As is appropriate for the beginning of Advent, I have found myself concerned with endings and beginnings, with the old city and the promise of the new. So it has been a good week to hear from a wide variety of struggles with death and the rumors of death. Some of all this is appropriate to the questions of the Episcopal Church and the Anglican Communion, some of it is more suitable for late night existentialist conversations with my biologist son and artist daughter.
Anne, my mother, no slouch when it comes to taking the advents in life unflinchingly and with a sense of gusto, sent her computer-art drawing of the angel of death yesterday (Dec. 5) , along with a note about her sister’s death. With it she sent this comment:
“It looks like an executioner, with a red hood, but the vulture with claws and big beak remind me of the wrestling with death at the last. The angel wings and the halo are up-lifting and the dispassionate eyes full of stark reality.” The flowers and cards, she told me today, are reminders that others also come offering what they can.
The advent of the promised new creation seems to come with the executioner close at hand. That is why, I suppose, the Revelation reads quite differently if we understand ourselves as part of the promise of the “all things new” or simply part of the old about to fold and die. Stark reality is a mixed bag, indeed.
We will learn in our own bones the truths of Advent, and I am sure in the Anglican Communion and the Episcopal Church we will learn them as well. At the very least it is important to remember that everything living, everything organic, dies, and the gaze turns to what is next.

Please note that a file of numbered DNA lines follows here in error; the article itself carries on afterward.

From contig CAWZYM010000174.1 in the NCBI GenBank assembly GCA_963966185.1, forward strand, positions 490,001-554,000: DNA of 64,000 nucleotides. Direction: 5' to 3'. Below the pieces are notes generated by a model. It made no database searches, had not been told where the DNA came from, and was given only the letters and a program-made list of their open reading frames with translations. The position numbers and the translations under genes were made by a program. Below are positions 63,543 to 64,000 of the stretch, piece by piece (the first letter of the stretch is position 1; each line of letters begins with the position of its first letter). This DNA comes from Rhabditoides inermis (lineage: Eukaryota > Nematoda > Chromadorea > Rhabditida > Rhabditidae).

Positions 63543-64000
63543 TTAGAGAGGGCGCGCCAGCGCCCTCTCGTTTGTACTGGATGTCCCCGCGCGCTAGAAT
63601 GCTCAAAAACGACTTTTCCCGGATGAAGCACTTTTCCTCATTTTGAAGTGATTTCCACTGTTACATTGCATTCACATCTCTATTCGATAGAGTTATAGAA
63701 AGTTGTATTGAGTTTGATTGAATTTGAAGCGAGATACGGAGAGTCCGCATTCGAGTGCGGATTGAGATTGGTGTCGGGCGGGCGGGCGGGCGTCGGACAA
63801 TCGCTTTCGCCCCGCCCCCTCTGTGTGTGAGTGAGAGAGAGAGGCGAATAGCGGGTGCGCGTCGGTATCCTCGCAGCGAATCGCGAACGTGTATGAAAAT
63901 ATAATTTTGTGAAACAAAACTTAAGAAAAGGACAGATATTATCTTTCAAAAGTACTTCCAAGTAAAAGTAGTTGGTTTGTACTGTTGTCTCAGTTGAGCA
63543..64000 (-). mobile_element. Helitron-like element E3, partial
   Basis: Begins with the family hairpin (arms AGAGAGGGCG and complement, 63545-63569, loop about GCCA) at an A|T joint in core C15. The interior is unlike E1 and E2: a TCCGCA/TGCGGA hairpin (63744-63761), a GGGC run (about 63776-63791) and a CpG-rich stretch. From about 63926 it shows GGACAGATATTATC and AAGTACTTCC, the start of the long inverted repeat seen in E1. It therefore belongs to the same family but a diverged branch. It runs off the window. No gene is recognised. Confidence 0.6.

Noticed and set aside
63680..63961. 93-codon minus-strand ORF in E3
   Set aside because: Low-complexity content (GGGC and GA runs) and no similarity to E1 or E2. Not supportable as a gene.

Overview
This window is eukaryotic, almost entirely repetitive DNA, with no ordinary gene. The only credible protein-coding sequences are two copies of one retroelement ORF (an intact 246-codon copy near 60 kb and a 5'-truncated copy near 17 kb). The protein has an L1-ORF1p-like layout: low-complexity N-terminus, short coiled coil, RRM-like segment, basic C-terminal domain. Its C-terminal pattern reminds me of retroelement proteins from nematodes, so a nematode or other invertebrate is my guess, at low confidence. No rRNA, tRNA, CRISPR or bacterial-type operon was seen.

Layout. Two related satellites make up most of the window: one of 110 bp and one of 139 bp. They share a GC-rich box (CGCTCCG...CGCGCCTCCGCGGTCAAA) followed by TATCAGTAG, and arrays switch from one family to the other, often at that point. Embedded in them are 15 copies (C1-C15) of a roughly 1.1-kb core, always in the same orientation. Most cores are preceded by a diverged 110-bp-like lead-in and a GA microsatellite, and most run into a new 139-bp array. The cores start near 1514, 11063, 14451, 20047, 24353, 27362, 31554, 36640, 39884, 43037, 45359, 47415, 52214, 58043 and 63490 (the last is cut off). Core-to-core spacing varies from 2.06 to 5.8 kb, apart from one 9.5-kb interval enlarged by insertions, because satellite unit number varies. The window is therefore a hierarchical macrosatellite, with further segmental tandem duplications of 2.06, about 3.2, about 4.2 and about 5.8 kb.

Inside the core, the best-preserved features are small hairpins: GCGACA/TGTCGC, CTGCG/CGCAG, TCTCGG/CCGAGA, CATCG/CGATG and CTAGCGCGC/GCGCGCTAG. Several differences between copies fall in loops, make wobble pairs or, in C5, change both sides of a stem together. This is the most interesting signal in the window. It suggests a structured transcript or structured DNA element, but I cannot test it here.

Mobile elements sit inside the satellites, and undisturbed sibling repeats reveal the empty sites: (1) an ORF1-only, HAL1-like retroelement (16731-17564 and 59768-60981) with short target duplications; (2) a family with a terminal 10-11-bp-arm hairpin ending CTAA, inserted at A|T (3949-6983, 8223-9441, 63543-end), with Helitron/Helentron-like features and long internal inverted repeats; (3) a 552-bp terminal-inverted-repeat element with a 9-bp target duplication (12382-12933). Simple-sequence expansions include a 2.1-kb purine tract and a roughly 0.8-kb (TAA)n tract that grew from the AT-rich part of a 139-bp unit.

For reasons that must have some synergy about them I wrote this poem yesterday.
The heron crossed the marsh
where the moon had set
only minutes ago,
the minutes that separated
the dropping of the light
that shines by night
and the rising of the light
that shines by day.
It is almost time to end.
Almost frozen time,
almost dead winter,
In the marsh there are spirits
of the coming age,
in fugundity and muck,
in bio fermentation,
but they are silent.
The Heron tilts a wing to the east
and drops into freezing waters,
And death seems near.
I am alert, just as commanded,
but there is no escape.
The marsh conquers all,
the waters will rise.
You see all this?
The Heron and the flood?
Death on the wing and
In the ground.
When we stand before the Son of Man
It will not be because we escaped.
It will be because what is to come
Was written before that promise about the flood.
What was written
Was written in the mud.
Death and rumors of death are all around: Some say the Episcopal Church is dead; some say the unity of the realignment gang is unraveling and that effort is dead; Some say Christianity in the West is as defunct as Buffalo Bill. Aunt Caroline is dead, and it will not be too long before the buzzard angel stands beside the frame of everyone I love, and me. So death is a constant visitor.
But I say (in profound obedience to Jesus’ command): Be alert!
Something (or better yet Someone) is coming. You can bet on it.